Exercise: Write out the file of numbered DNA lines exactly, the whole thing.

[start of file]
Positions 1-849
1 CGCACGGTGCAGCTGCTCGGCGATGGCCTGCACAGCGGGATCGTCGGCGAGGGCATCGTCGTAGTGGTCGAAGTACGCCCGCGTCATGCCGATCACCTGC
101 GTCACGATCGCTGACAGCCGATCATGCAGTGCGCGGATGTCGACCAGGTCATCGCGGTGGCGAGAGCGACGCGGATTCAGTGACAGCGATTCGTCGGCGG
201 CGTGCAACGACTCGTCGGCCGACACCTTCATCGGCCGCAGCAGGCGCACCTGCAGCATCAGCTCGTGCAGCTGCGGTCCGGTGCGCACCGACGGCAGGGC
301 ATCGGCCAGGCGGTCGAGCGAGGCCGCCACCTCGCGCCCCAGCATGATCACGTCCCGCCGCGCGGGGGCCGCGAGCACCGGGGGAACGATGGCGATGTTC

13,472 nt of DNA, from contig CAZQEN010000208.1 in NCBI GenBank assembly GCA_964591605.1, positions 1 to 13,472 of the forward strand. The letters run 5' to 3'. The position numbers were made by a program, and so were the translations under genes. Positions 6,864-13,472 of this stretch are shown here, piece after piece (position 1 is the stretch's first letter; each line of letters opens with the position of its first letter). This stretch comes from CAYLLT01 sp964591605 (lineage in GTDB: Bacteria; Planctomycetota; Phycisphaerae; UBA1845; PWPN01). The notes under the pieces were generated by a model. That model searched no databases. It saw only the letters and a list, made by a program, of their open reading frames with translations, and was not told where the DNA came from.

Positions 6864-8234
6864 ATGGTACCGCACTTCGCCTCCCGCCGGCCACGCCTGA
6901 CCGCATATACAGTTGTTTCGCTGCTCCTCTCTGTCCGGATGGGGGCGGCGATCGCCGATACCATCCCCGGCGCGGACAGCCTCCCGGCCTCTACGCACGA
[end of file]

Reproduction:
Positions 1-849
1 CGCACGGTGCAGCTGCTCGGCGATGGCCTGCACAGCGGGATCGTCGGCGAGGGCATCGTCGTAGTGGTCGAAGTACGCCCGCGTCATGCCGATCACCTGC
101 GTCACGATCGCTGACAGCCGATCATGCAGTGCGCGGATGTCGACCAGGTCATCGCGGTGGCGAGAGCGACGCGGATTCAGTGACAGCGATTCGTCGGCGG
201 CGTGCAACGACTCGTCGGCCGACACCTTCATCGGCCGCAGCAGGCGCACCTGCAGCATCAGCTCGTGCAGCTGCGGTCCGGTGCGCACCGACGGCAGGGC
301 ATCGGCCAGGCGGTCGAGCGAGGCCGCCACCTCGCGCCCCAGCATGATCACGTCCCGCCGCGCGGGGGCCGCGAGCACCGGGGGAACGATGGCGATGTTC

13,472 nt of DNA, from contig CAZQEN010000208.1 in NCBI GenBank assembly GCA_964591605.1, positions 1 to 13,472 of the forward strand. The letters run 5' to 3'. The position numbers were made by a program, and so were the translations under genes. Positions 6,864-13,472 of this stretch are shown here, piece after piece (position 1 is the stretch's first letter; each line of letters opens with the position of its first letter). This stretch comes from CAYLLT01 sp964591605 (lineage in GTDB: Bacteria; Planctomycetota; Phycisphaerae; UBA1845; PWPN01). The notes under the pieces were generated by a model. That model searched no databases. It saw only the letters and a list, made by a program, of their open reading frames with translations, and was not told where the DNA came from.

Positions 6864-8234
6864 ATGGTACCGCACTTCGCCTCCCGCCGGCCACGCCTGA
6901 CCGCATATACAGTTGTTTCGCTGCTCCTCTCTGTCCGGATGGGGGCGGCGATCGCCGATACCATCCCCGGCGCGGACAGCCTCCCGGCCTCTACGCACGA